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Brexit adds to the investment price


I don’t mean to predict that Brexit will harm your investment (or indeed to predict that it will benefit your investment. I just don’t know). What I mean is that there is a price we pay when we invest. It’s the fear and emotion which accompany money decisions. It’s a psychological price as we worry over what we should do.

Twenty years ago the FTSE All Share was at 2227. Today it is 7377. A 234% total return for those who were invested over that period. That’s fantastic but if you allowed yourself to get involved it probably didn’t feel quite such fun. You may bear the scars of the 2000 Tech Bubble, the 2007/8 Credit Crunch, the 2010 Flash Crash and the 2014 Scare. That’s a lot of emotion and anxiety to process simply because you have some savings and pensions!

If you had spent those years beset with concerns it would have been easy to feel you had paid a high psychological price. Should I get out or is it too late? What is going to happen next? If I sell and put everything in my bank – will that be safe? On the other hand, if you just sat tight and avoided the “noise” you would have enjoyed a great result!

Of course I’m rather hoping that, after our careful coaching, our clients would have been able to enjoy the financial returns and avoid the worry price. I would encourage you to continue to avoid paying that price as we contemplate Brexit. Let us help you avoid that pain!

The most famous long term investor, Warren Buffet, started with a net worth of $6,000 when he was 15; he’s now worth $73b.  His basic philosophy is simple:

“Long term, the stock market is going to be higher.  In terms of what it’s going to do next year or tomorrow, I have no idea.  Never have, never will.  Our favourite holding period is forever.”

Buffet’s pragmatic optimism is a disciplined way of dealing with the pessimistic and risk-averse commentary that floats around the world of investment – despite all the statistics and historical data which supports his creed. The negative noise is partly in our head and partly in what is written and said in the news – regardless of the £10,000 invested in 1998 now being worth £30,000!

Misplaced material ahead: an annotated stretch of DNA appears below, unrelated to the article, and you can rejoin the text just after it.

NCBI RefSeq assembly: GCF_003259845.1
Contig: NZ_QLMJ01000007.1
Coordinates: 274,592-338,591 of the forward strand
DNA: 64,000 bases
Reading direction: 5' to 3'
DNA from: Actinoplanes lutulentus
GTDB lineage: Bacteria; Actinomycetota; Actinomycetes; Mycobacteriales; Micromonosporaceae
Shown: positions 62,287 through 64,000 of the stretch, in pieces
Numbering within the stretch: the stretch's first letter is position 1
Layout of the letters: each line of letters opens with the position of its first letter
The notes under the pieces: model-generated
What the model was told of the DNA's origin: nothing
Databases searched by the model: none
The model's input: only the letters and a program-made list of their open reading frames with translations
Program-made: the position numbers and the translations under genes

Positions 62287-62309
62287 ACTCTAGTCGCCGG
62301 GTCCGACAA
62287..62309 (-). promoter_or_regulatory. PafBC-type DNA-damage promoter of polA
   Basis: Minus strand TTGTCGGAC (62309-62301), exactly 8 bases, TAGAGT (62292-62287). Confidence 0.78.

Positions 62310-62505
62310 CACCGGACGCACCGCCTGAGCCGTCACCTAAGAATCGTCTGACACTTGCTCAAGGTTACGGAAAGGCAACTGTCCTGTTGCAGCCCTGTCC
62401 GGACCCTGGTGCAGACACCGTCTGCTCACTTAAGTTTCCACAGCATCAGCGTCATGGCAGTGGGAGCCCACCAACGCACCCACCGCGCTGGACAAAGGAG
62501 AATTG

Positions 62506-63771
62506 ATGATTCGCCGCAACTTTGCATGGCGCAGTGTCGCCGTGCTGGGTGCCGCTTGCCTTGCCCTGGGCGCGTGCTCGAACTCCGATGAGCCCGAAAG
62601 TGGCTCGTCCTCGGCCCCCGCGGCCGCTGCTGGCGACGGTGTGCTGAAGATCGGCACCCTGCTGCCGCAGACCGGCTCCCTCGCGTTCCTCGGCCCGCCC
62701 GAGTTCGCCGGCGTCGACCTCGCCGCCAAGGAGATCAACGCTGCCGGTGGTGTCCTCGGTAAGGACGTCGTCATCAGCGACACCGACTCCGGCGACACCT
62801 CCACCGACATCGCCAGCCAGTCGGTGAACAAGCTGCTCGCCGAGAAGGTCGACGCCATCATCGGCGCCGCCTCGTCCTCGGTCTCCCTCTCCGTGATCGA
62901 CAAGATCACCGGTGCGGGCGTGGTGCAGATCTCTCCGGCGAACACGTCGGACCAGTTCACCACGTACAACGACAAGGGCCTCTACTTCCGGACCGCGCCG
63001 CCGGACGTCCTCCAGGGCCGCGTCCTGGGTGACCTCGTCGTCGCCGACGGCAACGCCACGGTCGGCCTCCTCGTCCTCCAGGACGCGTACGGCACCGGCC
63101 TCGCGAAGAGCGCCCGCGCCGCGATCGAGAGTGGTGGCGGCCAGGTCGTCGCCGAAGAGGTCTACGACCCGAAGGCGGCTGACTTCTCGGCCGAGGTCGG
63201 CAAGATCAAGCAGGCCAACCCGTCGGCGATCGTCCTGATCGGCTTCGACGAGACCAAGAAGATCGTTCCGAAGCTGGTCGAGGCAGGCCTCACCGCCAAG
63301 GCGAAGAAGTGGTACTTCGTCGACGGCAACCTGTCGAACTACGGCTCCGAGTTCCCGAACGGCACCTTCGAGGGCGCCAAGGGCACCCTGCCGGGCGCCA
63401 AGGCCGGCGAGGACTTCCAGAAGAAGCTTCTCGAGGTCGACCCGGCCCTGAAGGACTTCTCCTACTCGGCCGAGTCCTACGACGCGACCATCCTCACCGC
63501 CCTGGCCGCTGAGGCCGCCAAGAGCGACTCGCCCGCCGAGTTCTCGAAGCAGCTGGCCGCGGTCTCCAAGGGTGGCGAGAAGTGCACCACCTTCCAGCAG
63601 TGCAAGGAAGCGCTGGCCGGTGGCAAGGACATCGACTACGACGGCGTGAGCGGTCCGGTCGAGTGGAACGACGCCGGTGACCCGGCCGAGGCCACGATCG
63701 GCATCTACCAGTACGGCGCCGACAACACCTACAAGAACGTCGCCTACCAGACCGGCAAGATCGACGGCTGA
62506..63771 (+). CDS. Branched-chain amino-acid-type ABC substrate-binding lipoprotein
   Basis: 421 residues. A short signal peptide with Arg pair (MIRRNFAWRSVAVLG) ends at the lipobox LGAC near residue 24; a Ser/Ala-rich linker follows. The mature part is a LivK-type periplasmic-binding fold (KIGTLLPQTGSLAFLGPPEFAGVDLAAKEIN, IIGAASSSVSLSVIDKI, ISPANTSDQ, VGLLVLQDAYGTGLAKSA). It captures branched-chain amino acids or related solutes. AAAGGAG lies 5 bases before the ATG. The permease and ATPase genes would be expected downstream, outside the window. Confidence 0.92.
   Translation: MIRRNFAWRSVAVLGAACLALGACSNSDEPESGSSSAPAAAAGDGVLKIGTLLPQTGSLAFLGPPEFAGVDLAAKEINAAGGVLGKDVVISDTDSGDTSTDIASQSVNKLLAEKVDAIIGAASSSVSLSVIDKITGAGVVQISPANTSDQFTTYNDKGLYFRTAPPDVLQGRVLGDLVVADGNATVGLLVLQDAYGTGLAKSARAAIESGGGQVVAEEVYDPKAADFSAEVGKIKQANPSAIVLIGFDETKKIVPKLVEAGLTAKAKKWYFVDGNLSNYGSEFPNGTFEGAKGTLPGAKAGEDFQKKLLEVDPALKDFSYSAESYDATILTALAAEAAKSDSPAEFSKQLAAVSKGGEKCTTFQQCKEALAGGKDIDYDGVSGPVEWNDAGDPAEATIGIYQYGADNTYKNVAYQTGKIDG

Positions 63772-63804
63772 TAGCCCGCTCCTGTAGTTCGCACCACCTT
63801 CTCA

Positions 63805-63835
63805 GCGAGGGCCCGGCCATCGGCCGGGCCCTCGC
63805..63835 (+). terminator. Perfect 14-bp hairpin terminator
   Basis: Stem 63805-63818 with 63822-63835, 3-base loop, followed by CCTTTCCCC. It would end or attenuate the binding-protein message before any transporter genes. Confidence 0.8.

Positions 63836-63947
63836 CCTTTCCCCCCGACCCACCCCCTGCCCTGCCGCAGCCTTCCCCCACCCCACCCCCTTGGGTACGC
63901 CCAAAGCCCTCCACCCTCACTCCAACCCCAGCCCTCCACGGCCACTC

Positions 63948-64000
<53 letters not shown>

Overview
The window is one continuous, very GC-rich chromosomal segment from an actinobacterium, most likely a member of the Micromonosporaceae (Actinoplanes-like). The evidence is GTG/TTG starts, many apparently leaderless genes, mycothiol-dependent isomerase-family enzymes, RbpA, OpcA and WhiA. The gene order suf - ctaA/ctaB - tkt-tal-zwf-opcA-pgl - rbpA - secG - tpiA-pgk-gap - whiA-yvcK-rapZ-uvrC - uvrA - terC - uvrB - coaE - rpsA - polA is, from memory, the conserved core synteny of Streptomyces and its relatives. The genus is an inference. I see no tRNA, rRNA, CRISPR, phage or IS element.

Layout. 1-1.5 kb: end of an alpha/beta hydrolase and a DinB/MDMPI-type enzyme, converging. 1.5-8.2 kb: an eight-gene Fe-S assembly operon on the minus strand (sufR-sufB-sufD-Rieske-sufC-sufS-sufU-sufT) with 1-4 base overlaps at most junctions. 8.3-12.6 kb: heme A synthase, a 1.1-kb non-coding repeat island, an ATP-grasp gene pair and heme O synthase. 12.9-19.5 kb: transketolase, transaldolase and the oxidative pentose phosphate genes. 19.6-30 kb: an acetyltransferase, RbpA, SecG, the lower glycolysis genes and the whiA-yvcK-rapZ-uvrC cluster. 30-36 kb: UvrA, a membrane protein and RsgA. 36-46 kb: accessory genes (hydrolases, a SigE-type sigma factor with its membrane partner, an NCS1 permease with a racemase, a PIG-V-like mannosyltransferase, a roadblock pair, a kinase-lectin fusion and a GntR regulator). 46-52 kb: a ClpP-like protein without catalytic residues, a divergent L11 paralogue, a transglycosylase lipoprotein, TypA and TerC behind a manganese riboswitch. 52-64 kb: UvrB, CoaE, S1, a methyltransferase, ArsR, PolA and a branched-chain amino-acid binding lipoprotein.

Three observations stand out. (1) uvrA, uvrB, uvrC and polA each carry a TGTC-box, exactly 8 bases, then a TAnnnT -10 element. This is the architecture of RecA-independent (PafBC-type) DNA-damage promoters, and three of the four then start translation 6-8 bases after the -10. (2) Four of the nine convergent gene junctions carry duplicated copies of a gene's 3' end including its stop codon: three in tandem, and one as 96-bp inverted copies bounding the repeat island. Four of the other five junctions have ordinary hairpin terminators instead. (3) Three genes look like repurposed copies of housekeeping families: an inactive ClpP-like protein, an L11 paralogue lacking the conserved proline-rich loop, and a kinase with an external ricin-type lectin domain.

The idea which dominates our thought process is, “What will go wrong next?” or “How do I avoid the next crash?” So much so that when someone comes along and says something optimistic we default to cynicism – they must be selling something or are living in fantasy.

We (Flowers McEwan) are not selling anything (except our advice) and we are looking at hard facts. Most of the time equities go up for less time than they go down, and we don’t know when either is going to happen. So there are four rules which will reduce the emotional price you pay to be an investor:

  1. It is better to be invested than not to be invested;
  2. Time in the market produces results not timing the market;
  3. Sit tight, don’t run about;
  4. Focus on your family, career and life.

In other words, once we have spent time working with you – assessing your risk tolerance; working out your income and return needs; building a lifetime cashflow forecast; checking your attitude to ethical investment – we’ll put an investment plan in place so that you can attend to the rest of your life and shrink the price you pay for being an investor!


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